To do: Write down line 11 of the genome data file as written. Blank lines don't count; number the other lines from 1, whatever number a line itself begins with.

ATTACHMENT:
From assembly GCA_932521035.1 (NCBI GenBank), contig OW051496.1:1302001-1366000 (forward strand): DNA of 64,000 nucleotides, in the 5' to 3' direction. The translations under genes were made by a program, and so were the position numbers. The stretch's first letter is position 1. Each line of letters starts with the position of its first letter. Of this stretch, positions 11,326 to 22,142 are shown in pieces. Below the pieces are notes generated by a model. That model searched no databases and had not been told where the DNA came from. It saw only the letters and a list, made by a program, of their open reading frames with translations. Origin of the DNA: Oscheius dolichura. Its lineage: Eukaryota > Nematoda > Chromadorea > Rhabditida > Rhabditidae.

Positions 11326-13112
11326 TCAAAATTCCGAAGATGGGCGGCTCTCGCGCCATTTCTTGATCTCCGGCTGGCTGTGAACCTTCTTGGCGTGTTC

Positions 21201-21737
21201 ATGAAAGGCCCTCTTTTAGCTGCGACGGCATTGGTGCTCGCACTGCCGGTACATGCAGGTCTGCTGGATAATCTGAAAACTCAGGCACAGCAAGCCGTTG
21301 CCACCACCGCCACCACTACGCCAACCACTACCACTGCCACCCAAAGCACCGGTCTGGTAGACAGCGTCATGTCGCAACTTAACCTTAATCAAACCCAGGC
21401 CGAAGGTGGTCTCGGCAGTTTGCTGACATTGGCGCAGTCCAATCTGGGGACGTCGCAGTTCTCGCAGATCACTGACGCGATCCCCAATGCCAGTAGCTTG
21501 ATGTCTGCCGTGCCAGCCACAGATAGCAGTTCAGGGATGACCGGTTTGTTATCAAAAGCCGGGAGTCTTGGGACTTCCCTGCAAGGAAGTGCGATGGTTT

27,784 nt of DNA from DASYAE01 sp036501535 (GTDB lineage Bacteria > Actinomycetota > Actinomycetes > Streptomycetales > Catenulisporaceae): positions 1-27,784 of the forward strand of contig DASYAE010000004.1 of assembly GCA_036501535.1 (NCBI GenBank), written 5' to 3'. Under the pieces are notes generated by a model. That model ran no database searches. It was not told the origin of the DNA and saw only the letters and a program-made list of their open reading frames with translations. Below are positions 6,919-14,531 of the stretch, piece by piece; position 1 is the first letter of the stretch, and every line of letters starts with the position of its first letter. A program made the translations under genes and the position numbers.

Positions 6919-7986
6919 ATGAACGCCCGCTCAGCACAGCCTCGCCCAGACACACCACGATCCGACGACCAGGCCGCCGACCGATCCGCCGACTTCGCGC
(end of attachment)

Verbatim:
6919 ATGAACGCCCGCTCAGCACAGCCTCGCCCAGACACACCACGATCCGACGACCAGGCCGCCGACCGATCCGCCGACTTCGCGC